In September I will be starting a new school-based project. This week I have been reading “Empowering Children through Art and Expression: culturally sensitive ways of healing Trauma and Grief” by Bruce St Thomas and Paul Johnson.
This book is easy to read but offers some really insightful ways that the two authors have supported traumatised and bereaved children including child refugees from the Cambodian genocide and children who lost a parent during the 9/11 terrorist attack in America.
The book includes information on the neuro-biological and physical impact of trauma on child development, building on the trauma-informed research and approaches of Bessel Van der Kolk (The Body Keeps the Score), Peter Levine (Waking the Tiger: Healing Trauma) and Daniel Siegel (Parenting From the Inside Out) among others.
The authors have a deep respect for cultural sensitivity when working with traumatised clients, particularly the refugee children in the Multi-Cultural programme who have not only experienced the horror of war where they lost family members, but then had a second loss of culture as they moved to America. The children are invited to play with culture, sometimes exploring themes from their birth land, sometimes using themes from their new culture and sometimes mixing the two.
“Rather than trying to fit children into formulas, we believe we should let them tell us about themselves through their art, their body language, their emotions and their words.”(St Thomas & Johnson, 2007, p. 28)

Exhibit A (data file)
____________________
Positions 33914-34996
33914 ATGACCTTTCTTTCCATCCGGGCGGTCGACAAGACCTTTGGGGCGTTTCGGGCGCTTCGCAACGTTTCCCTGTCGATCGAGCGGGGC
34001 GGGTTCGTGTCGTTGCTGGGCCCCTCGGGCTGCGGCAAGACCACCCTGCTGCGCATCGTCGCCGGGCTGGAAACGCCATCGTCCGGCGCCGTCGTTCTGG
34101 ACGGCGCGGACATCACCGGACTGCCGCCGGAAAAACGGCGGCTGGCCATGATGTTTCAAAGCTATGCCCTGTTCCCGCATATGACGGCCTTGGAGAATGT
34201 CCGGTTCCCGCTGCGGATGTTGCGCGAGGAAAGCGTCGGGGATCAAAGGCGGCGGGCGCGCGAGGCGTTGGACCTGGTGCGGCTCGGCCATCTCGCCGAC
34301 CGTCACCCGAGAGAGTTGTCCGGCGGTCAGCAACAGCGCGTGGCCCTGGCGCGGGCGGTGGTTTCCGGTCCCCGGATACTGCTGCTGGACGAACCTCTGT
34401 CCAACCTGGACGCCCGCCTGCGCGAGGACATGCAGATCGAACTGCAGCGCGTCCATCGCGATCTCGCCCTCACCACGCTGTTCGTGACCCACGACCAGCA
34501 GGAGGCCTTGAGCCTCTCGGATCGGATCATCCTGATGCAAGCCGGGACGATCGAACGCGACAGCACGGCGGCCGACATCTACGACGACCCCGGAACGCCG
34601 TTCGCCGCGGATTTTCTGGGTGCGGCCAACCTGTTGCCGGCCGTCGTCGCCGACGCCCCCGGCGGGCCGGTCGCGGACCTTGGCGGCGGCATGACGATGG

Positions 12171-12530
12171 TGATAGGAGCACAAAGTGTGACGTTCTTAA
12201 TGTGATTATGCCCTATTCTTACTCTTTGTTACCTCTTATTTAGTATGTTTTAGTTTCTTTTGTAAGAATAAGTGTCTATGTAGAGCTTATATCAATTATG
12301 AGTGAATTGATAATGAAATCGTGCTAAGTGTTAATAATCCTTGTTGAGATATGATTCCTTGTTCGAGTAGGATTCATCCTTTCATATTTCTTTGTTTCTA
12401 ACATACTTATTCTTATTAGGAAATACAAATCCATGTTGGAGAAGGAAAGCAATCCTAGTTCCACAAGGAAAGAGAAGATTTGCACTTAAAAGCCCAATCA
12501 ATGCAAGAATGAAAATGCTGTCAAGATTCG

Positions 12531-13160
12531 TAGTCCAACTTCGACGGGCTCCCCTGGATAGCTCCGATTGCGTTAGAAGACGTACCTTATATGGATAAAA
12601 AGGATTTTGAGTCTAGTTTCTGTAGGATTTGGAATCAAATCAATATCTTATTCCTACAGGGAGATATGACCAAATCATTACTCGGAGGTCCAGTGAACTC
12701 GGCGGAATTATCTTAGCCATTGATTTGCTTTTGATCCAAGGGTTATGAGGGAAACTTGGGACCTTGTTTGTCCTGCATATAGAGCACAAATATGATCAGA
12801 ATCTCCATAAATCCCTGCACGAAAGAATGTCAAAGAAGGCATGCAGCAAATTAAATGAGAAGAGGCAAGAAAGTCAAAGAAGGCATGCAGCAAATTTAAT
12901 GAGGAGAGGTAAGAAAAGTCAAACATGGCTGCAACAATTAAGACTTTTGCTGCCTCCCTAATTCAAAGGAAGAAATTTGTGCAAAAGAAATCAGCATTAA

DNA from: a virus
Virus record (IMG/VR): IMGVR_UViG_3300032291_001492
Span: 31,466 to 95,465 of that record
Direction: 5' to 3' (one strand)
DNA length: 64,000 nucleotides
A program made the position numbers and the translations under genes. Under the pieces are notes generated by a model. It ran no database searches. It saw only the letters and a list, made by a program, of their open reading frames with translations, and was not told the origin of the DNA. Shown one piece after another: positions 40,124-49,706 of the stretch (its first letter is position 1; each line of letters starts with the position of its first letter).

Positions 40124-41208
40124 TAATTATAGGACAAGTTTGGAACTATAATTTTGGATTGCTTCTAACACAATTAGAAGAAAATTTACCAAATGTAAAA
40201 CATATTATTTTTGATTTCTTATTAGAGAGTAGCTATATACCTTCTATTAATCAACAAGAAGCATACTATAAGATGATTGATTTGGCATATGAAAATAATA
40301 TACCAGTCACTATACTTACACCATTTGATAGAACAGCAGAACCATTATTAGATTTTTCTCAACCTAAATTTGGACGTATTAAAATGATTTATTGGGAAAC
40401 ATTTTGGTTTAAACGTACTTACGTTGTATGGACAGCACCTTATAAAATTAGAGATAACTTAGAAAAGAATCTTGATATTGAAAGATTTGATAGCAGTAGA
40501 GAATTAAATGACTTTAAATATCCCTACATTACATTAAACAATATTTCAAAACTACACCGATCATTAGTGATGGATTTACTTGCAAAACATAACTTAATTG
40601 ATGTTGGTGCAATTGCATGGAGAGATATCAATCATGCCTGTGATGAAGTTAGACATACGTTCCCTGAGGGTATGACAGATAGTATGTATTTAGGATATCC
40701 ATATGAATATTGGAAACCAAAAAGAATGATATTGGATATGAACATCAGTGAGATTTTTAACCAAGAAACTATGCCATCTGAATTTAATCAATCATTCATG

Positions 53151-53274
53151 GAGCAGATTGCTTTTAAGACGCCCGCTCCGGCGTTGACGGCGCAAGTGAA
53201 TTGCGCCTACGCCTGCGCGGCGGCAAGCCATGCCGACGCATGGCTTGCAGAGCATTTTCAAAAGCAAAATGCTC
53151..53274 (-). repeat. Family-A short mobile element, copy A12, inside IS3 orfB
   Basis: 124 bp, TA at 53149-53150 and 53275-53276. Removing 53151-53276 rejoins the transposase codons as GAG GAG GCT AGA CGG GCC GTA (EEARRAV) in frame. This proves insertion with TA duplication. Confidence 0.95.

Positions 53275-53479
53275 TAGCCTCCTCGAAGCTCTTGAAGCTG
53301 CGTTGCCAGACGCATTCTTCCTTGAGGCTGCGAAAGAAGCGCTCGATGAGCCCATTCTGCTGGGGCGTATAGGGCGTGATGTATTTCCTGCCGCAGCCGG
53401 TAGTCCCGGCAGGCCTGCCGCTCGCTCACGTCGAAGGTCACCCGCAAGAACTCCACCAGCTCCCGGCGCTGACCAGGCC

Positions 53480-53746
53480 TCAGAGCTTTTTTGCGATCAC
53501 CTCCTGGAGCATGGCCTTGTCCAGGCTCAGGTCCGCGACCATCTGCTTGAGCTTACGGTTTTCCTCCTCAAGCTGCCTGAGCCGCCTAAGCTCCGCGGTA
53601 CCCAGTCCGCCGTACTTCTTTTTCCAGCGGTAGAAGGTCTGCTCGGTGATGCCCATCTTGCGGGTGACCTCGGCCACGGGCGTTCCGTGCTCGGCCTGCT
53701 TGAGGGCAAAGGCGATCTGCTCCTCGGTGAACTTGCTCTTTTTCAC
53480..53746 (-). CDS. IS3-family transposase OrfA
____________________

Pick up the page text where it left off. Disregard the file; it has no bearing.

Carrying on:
The authors believe that child play is a fundamental part of the healing process:
“One of the ways children are able to manage trauma is through play. Free play is fundamental to child development.”(St Thomas & Johnson, 2007, p. 12)
The book describes many of the ways this play is used within the therapy
“Creating personal myths, stories, rituals, spontaneous expression through art, drama, action and play hold the door open for moments of reflection on the deeper meaning, purpose and choices that we have to know why we are here and to gain insights as to the meaning of our human pain and suffering.(St Thomas & Johnson, 2007, p. 36)
Without reflection there is no opportunity to either release or make connection to the feelings that are stored within our own bodies.”
Myths and story
The book explores how stories like Hansel and Gretel, the Queen of Tung Ting Lake and The Iliad can be used as a metaphor to explore the traumatic experiences
“Deeply embedded within each persons life story are essential truths like those found in fairy tales and myth structures.”( St Thomas & Johnson, 2007, p. 26)
In particular, they choose stories with themes of being lost or journeying to a new place which support the students to explore their own experiences and feelings.
Rituals are used to support the therapy. This includes rituals for how the sessions runs such as opening each group with a check in circle, but also includes more personalised rituals created by and for the children such as creating a Phoenix Rising with a 14 foot wing span (4.26m) as a symbol of hope: